Resilience has a buffering effect on suicide risk; for highly resilient people, the association between the risk of suicide and suicidal behavior is diminished. Some protective factors counter specific risk factors, while others protect individuals against some different suicide risk factors.

 

Let’s look at three of the protective factors in greater detail (from WHO, Preventing Suicide, 2014).

 

STRONG PERSONAL RELATIONSHIPS

The cultivation and maintenance of healthy, close relationships can increase individual resilience and act as a protective factor against the risk of suicide. The individual's closest social circle – partners, family members, peers, friends, and significant others – has the most influence and can be supportive in times of crisis. Friends and family can be a significant source of social, emotional, and financial support, and can buffer against the impact of external stressors.

 

RELIGIOUS OR SPIRITUAL BELIEFS

While religion and spiritual beliefs may offer some protection against suicide, this depends on specific cultural and contextual practices and interpretations.

 

LIFESTYLE PRACTICE OF POSITIVE COPING STRATEGIES AND WELL-BEING

Personal well-being and effective positive coping strategies protect against suicide. Well-being is shaped in part by personality traits, which determine vulnerability for - and resilience against - stress and trauma. Emotional stability, an optimistic outlook, and a developed sense of identity assist in coping with life’s difficulties. Good self-esteem, self-efficacy, and effective problem-solving skills, which include the ability to seek help when needed, can mitigate the impact of stressors and childhood adversities. Healthy lifestyle choices which promote mental and physical well-being include regular exercise and sport, adequate sleep and diet, consideration of the impact on the health of alcohol and drugs, healthy relationships and social contact, and effective management of stress.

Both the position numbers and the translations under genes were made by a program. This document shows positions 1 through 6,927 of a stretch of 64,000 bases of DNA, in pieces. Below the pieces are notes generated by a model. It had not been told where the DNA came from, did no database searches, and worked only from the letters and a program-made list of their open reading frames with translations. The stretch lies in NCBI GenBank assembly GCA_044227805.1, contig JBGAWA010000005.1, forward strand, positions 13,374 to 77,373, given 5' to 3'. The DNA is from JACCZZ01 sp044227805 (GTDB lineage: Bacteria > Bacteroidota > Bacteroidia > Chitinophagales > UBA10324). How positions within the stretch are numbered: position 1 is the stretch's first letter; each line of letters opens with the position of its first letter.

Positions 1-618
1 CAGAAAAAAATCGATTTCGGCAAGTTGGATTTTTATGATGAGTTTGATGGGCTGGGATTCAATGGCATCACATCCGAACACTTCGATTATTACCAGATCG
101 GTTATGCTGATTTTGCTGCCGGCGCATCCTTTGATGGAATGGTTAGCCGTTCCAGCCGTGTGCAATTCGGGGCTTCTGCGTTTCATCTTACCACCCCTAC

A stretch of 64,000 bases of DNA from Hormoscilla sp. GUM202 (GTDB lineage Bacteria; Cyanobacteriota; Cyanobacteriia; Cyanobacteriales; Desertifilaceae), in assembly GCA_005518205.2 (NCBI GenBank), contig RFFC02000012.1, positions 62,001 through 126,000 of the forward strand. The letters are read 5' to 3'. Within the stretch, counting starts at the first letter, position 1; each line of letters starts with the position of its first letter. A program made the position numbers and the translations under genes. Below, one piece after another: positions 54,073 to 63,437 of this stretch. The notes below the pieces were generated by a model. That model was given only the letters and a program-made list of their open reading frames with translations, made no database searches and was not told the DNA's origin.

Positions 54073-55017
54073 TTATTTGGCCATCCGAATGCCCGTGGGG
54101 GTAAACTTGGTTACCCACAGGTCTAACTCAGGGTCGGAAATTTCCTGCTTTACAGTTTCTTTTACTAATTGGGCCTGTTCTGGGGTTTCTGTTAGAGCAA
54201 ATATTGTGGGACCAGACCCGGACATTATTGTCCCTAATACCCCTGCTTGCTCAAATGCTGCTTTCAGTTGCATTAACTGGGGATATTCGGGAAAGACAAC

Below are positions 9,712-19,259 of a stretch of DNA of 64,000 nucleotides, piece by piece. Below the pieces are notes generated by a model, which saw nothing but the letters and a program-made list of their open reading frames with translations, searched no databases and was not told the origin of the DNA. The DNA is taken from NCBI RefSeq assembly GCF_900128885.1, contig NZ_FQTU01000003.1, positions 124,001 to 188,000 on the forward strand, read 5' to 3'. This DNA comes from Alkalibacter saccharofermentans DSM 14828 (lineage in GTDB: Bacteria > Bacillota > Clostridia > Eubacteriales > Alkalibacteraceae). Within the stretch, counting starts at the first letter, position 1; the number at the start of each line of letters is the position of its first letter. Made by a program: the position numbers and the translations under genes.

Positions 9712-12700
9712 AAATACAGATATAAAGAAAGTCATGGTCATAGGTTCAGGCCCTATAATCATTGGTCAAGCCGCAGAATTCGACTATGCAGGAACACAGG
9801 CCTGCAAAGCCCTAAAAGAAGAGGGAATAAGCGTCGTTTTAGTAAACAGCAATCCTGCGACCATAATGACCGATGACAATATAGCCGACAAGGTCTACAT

Mental health and Stress

Stress may be experienced in various ways, including:

 

THOUGHTS: negative thinking, worrying a lot

 

FEELINGS: feeling irritated, tense, frustrated, and/or nervous

 

BEHAVIORS: crying, high levels of frustration, disturbed appetite and sleep, avoiding situations, drinking alcohol or taking drugs

 

PHYSICAL SYMPTOMS: headaches, stomach problems, restlessness, muscle tension, etc.

Red traffic light

Stress Management 

A small amount of stress can increase motivation and can be a good thing, but without the ability to cope with the stress, it can affect physical and mental health. Exposure to prolonged stress can heighten the risk of suicidal thoughts and behavior.

 

There are four main ways to reduce stress; Problem-oriented Coping, Emotion-oriented Coping, and Evalution-Oriented Coping, and Kink/Sexual Coping. 

1. PROBLEM-ORIENTED COPING

Using this strategy, we try to find the best possible solutions to deal with the stressor and minimize its impact.

 

In the previous construction noise example, we could look for different study environments, change our study times, or even use earplugs.       

   

2. EMOTION-ORIENTED COPING

If we cannot find a solution using problem-oriented coping strategies, we can try something different: to control our tension, emotions, and thoughts intrapsychically (from within the mind or self).

 

Exercises to alleviate our tension/anxiety could be useful. Or we could perhaps remind ourselves that we have already studied enough, or that there is plenty of time for us to continue our studies in a quieter and more effective environment after the construction workers have finished their work day.   

           

3. EVALUATION-ORIENTED COPING

Evaluation-oriented coping means that we reappraise the stressor: instead of perceiving it as a burden and threat, we take it as a challenge.

This attitude can be quite motivating and lead to a positive workflow. However, one must first have an adequate arousal level to achieve success using this coping strategy (this is illustrated by the Yerkes-Dodson Law, which we will cover on the next page).

Stress Management in Kink

Originally written on Momentum by Katie Soloan. There are many reasons people participate in kink. Some do it as a way of connecting more intimately with their partner(s); some enjoy pushing themselves to extremes through kink; some love giving up control to a partner because they have too much responsibility "in real life"; some enjoy having sexual adventures they can later tell stories about... There are about as many reasons to do kink as there are kinksters in the world!

 

One key motivator for some kinky folks, though, is the way that kink can reduce their stress level, both in the moment during a scene and in a more long-term way over months or years.

 

Here are some of the ways kink lowers stress in the body and brain:

 

THAT SWEET, SWEET ENDORPHIN RUSH